CurrentProposedTotalPredicted total area
HighMediumLowHighMediumLowHighMediumLowHighMediumLow
  1. The values are rounded to the nearest whole number.

Period I84646751313333333293635
Period III23542375250434314174340
T+8092131375105867786
N−384615114444274527133156
D+62231538063521433133947
D−38154688130571429161569
P+23621588130484310174142
G+8385475250333333172756
T+N−38313138063381943163351
T+N−D+312346131375241957102268
T+N−D−G+8464675250333829172954
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Figure 3.  Maps showing the ADCI Boundary and PAs overlaid on modelled spring distribution of saiga for the (a) past and (b) current situation as well as the (c) conservation success and (d) failure scenarios (see Table 1 for details on scenarios and Fig. S6 for all other scenarios). Black cells show the predicted high suitability, grey – medium and white cells the low suitability areas for saiga.

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Predicting future density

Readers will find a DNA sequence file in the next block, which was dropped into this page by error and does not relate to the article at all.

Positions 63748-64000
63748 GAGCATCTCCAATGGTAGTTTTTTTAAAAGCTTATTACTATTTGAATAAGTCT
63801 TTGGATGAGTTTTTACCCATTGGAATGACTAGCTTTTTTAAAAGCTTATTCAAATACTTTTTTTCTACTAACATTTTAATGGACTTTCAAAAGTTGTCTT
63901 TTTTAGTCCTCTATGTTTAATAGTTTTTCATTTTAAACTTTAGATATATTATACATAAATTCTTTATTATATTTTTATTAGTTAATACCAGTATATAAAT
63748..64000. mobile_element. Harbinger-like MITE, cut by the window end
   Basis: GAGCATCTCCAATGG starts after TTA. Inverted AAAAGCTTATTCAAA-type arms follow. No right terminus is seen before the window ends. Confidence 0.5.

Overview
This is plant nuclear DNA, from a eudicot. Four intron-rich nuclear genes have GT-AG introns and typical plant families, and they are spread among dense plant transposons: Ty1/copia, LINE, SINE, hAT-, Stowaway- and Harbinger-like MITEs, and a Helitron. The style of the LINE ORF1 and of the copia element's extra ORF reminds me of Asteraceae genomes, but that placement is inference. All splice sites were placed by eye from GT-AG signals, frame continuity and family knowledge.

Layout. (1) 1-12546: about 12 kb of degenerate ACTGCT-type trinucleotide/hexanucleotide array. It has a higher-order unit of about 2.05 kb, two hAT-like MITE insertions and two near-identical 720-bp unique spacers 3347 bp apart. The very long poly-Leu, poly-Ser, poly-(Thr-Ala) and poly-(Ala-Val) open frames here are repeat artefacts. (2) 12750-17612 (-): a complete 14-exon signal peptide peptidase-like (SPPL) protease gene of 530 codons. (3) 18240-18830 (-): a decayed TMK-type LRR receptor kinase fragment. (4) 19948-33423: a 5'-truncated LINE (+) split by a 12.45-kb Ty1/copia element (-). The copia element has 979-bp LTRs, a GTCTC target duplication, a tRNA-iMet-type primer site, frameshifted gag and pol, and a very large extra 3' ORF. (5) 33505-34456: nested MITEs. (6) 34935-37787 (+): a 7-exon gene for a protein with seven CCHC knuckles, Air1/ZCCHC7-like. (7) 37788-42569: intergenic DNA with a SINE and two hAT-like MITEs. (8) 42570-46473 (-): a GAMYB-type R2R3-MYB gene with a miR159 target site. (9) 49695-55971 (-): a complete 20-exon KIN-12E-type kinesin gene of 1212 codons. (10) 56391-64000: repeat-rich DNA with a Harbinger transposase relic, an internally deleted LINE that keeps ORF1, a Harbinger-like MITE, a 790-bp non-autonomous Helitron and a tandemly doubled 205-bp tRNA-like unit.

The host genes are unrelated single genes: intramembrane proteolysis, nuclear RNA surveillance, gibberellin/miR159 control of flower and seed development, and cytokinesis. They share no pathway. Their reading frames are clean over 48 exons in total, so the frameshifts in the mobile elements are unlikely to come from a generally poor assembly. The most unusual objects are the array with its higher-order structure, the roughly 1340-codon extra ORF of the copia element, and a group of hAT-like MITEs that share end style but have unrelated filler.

The density models from periods I and III produced similar results to the occupancy models, where distance to towns explained most of the variation in the model in Period III. The regression-kriging model explained 91% of the original variation and predicted densities well (Table S5 Supporting information). The maximum observed densities were 0·08 animals km-2 for Period I, with the groups spread in a relatively homogeneous line at a constant latitude (Fig. 4a). The stratified map of current (period III) predicted highest density showed at least three major areas of high density for saiga in the spring range, near the towns of Turgay, Irgiz and Zhezkazgan (Fig. 4b). The high density areas were shifted north and west compared to Period I. For the conservation failure scenario (T+N–D+; Fig. 4c), the predicted density was much lower on average, at 0·02 animals km-2 and the high density areas were more centrally located. In the conservation success scenario (T+N–D–G+; Fig. 4d), with a density of 0·09 animals km-2, the population was similar in distribution to Period III, but with high density areas reappearing in the east. However the results for the conservation success scenario suffer from a degree of circularity, given the assumption of population increase being concentrated in the largest herd sizes.